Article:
Large turnout for medical pot dispensary job fair

The line of applicants outside the doors of the Grove Wellness Center on West Basin Avenue on Saturday was an indication of how many residents are seeking employment in Pahrump.

The soon-to-open medical marijuana dispensary held a job fair that attracted more than 100 applicants applied for a few positions.

The positions include what’s known as budtenders, an office receptionist and manager.

Chief Operating Officer Brian Hyun said he and Grove officials were surprised by the large turnout.

“It was positive and there was a lot of people waiting in line an hour before the event happened,” he said. “It began at 10 a.m., but people were waiting in line at 9 a.m. The line went straight out the door all the way down to the end of the facility. We were expecting maybe 50 people at most, but it was well over a hundred who came by.”

Hyun said the Grove is hiring in several areas, and he’s looking for local residents to staff the facility, while noting the salaries are very competitive.

He likened the facility to a retail store that’s open eight to nine hours a day, while noting the amount of foot traffic dictates how the facility will be staffed.

“We saw all types of people and experience levels,” he said. “Budtenders are those who are knowledgeable about all the products that we have.”

Some of the applicants in line were eager to share their thoughts on the job fair but chose not to be identified.

“I’m looking to do just about anything here,” one man said. “I’m not employed right now, but this could be a possible career.”

A woman who arrived roughly an hour after the doors opened promptly went to the back of the burgeoning line of applicants.

She said she was interested in the whole medical marijuana movement growing across the country.

“I’m willing to volunteer here,” she said. “I will work my tail off for them and they don’t have to pay me until they are ready.”

Hyun, meanwhile said Grove officials want to begin operations shortly after the holiday season.

“We still have to get state approval and on top of that, we have to start training,” he said. “Our goal in Pahrump is to hire local people, which will in turn help the economy. We saw a whole spectrum of people of different ages and backgrounds, and we were happy with the turnout and the quality of people who came by.”

Hyun also noted the number of medical marijuana cardholders will also determine how the facility will operate.

“We’ve been told there’s maybe 600 cardholders in Pahrump but some people have said that number is too high and others say it’s too low,” he said. “It’s a number that we don’t know for sure and of course that will determine how busy we will be out here. When we were out at the Fall Festival, the main questions we were getting was when we are opening and where could people get a card.”

Hyun said at present, those looking to secure a medical marijuana card will be forced to wait longer.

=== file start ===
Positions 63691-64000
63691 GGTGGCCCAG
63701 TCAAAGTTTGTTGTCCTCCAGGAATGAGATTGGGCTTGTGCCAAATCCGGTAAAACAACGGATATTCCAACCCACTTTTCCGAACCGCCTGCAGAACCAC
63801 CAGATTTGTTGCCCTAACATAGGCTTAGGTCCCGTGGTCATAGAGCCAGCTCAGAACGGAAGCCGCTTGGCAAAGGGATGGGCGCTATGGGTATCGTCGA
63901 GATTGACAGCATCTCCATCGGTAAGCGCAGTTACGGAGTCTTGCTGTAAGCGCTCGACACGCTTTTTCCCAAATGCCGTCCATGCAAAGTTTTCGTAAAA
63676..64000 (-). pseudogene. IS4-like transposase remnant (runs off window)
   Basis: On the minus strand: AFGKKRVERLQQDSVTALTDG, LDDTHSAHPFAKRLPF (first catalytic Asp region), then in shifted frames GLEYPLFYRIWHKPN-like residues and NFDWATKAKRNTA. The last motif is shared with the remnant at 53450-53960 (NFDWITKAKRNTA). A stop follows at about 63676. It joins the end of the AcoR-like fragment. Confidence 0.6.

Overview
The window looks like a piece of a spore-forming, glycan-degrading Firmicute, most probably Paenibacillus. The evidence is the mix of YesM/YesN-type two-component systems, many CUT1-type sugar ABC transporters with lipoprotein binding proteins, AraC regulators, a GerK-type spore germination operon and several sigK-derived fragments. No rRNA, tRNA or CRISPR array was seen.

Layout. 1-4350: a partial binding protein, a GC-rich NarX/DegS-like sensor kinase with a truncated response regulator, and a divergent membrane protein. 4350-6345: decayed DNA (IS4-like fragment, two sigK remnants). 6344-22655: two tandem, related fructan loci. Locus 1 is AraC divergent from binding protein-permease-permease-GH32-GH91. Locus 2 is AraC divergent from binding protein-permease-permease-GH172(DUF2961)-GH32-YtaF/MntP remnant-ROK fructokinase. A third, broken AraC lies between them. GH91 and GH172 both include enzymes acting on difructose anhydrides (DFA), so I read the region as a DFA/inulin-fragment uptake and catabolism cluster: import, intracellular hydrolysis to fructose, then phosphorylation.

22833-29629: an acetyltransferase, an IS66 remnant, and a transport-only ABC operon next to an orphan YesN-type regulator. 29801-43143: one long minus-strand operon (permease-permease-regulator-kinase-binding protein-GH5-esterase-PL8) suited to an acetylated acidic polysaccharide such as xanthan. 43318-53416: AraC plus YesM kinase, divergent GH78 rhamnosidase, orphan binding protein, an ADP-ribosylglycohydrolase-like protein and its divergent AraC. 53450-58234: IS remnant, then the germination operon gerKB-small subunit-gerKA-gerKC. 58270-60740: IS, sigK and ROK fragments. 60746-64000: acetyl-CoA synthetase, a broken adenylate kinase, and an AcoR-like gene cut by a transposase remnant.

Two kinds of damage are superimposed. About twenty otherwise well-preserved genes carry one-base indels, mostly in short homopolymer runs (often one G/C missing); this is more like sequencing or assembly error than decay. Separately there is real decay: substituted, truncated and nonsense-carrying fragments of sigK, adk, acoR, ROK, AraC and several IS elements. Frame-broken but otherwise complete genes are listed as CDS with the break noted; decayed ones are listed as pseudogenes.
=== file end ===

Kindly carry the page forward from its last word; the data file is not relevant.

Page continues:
“When I got mine last year, it took only 30 to 40 days, but now it’s taking 2 to 4 months to get a card due to the backlogs,” he said. I know the Nevada Division of Public Health is trying to hire more people to process the information and alleviate the backlogs.”

As a brand new industry, Hyun said Grove officials have been looking at other states where medical marijuana is a thriving business.

The idea, he said, is to learn what works in the industry and what does not.

“We just came back from a trip to Denver so we are watching how things are going in Colorado,” he said. “It seems like our team is going there at least once a month, to keep up with the current trends and what’s going on out there. We follow the regulatory laws out there very closely and we need to make sure we understand what’s going on out there to kind of gauge what could possibly happen out here.”

While many businesses routinely have prospective employees tested for drugs, Hyun said Grove officials are still trying to determine whether they will follow suit.

“There are some firms in Colorado that do drug testing and we’ve talked about drug testing internally,” he said. “We are still trying to determine which direction we want to go with that and we’re still kind of working out the logistics to it all.”

Hyun also spoke to the fact that more and more states are considering whether they want to provide medical marijuana.

He said the thought of a legitimate medical marijuana industry in this country was something he thought would never happen when he was growing up in southern California.

“I would have to say I didn’t think there would be a time in this country where marijuana would be considered a viable industry, but right now there are 23 to 24 states that allow the use of medical marijuana, and 4 states that allow recreational use,” he said. “Next year in 2016 there will probably be more states putting the question on their ballots.”

One challenge Hyun said was convincing his family of the benefits of medical marijuana.

“My father is a minister and my mother is very cautious about all of this,” he said. “I try to teach her about the medical side of marijuana, and I think she is coming around.”

Contact Selwyn Harris at Follow @sharrispvt on Twitter.